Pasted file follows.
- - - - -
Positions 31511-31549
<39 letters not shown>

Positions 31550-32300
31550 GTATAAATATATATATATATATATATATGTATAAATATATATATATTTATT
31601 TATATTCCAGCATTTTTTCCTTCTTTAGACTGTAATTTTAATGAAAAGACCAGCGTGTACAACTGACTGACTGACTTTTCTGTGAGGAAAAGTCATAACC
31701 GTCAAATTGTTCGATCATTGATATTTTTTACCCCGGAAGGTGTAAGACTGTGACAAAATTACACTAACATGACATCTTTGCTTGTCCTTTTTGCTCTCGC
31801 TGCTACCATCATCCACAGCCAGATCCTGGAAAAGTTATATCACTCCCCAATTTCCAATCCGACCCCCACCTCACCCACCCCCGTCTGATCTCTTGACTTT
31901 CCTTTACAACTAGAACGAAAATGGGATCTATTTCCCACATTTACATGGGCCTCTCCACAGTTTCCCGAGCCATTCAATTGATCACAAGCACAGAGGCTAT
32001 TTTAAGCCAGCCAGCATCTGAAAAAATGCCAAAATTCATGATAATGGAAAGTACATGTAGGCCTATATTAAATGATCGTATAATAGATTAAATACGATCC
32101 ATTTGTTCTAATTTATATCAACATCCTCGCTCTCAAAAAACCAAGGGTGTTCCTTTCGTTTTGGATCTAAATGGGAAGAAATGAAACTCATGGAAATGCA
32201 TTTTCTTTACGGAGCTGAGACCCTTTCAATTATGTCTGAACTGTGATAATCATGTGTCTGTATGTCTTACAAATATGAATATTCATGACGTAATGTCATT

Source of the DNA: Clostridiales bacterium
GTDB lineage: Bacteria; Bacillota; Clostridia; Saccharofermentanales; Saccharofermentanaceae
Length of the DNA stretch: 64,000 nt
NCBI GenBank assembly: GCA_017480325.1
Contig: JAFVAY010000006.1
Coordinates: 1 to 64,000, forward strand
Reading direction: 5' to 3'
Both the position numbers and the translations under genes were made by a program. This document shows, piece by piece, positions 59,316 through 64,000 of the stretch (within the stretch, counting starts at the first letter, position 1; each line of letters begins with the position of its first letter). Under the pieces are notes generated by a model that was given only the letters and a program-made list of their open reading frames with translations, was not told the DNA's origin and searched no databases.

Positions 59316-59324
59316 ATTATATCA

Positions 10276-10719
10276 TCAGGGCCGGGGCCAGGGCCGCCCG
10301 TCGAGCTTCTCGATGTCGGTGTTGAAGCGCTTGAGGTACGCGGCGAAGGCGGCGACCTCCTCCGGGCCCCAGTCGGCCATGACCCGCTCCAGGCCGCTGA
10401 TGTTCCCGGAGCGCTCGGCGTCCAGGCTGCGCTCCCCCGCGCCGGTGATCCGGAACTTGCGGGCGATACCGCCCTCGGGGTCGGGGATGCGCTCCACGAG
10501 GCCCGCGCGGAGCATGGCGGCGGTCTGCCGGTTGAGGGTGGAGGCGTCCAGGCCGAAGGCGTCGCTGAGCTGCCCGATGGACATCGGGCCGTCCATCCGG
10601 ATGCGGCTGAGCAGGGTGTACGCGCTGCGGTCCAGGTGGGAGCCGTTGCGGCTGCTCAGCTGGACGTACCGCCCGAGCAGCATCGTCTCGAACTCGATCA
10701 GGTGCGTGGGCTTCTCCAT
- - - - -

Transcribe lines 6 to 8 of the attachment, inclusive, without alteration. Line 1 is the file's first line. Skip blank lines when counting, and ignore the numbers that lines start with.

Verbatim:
31701 GTCAAATTGTTCGATCATTGATATTTTTTACCCCGGAAGGTGTAAGACTGTGACAAAATTACACTAACATGACATCTTTGCTTGTCCTTTTTGCTCTCGC
31801 TGCTACCATCATCCACAGCCAGATCCTGGAAAAGTTATATCACTCCCCAATTTCCAATCCGACCCCCACCTCACCCACCCCCGTCTGATCTCTTGACTTT
31901 CCTTTACAACTAGAACGAAAATGGGATCTATTTCCCACATTTACATGGGCCTCTCCACAGTTTCCCGAGCCATTCAATTGATCACAAGCACAGAGGCTAT